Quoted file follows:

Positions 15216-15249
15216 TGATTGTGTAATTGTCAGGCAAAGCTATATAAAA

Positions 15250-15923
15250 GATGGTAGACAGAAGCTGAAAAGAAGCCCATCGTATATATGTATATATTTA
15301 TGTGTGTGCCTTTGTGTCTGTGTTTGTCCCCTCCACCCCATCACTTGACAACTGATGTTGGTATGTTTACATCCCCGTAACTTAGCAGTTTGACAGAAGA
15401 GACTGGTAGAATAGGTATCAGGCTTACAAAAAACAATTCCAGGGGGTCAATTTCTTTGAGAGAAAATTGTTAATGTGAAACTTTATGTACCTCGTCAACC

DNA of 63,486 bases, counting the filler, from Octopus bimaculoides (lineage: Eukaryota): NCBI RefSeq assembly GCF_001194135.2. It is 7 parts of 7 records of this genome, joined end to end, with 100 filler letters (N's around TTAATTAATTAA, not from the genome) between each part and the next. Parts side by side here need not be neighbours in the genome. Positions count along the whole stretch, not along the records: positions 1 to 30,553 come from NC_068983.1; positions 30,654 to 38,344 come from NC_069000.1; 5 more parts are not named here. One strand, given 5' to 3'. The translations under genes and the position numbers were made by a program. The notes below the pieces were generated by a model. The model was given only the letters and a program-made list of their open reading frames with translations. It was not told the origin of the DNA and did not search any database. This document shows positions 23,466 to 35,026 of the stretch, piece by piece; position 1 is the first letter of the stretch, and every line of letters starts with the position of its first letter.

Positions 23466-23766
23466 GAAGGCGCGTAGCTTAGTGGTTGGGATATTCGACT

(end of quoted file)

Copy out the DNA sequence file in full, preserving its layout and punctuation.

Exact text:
Positions 15216-15249
15216 TGATTGTGTAATTGTCAGGCAAAGCTATATAAAA

Positions 15250-15923
15250 GATGGTAGACAGAAGCTGAAAAGAAGCCCATCGTATATATGTATATATTTA
15301 TGTGTGTGCCTTTGTGTCTGTGTTTGTCCCCTCCACCCCATCACTTGACAACTGATGTTGGTATGTTTACATCCCCGTAACTTAGCAGTTTGACAGAAGA
15401 GACTGGTAGAATAGGTATCAGGCTTACAAAAAACAATTCCAGGGGGTCAATTTCTTTGAGAGAAAATTGTTAATGTGAAACTTTATGTACCTCGTCAACC

DNA of 63,486 bases, counting the filler, from Octopus bimaculoides (lineage: Eukaryota): NCBI RefSeq assembly GCF_001194135.2. It is 7 parts of 7 records of this genome, joined end to end, with 100 filler letters (N's around TTAATTAATTAA, not from the genome) between each part and the next. Parts side by side here need not be neighbours in the genome. Positions count along the whole stretch, not along the records: positions 1 to 30,553 come from NC_068983.1; positions 30,654 to 38,344 come from NC_069000.1; 5 more parts are not named here. One strand, given 5' to 3'. The translations under genes and the position numbers were made by a program. The notes below the pieces were generated by a model. The model was given only the letters and a program-made list of their open reading frames with translations. It was not told the origin of the DNA and did not search any database. This document shows positions 23,466 to 35,026 of the stretch, piece by piece; position 1 is the first letter of the stretch, and every line of letters starts with the position of its first letter.

Positions 23466-23766
23466 GAAGGCGCGTAGCTTAGTGGTTGGGATATTCGACT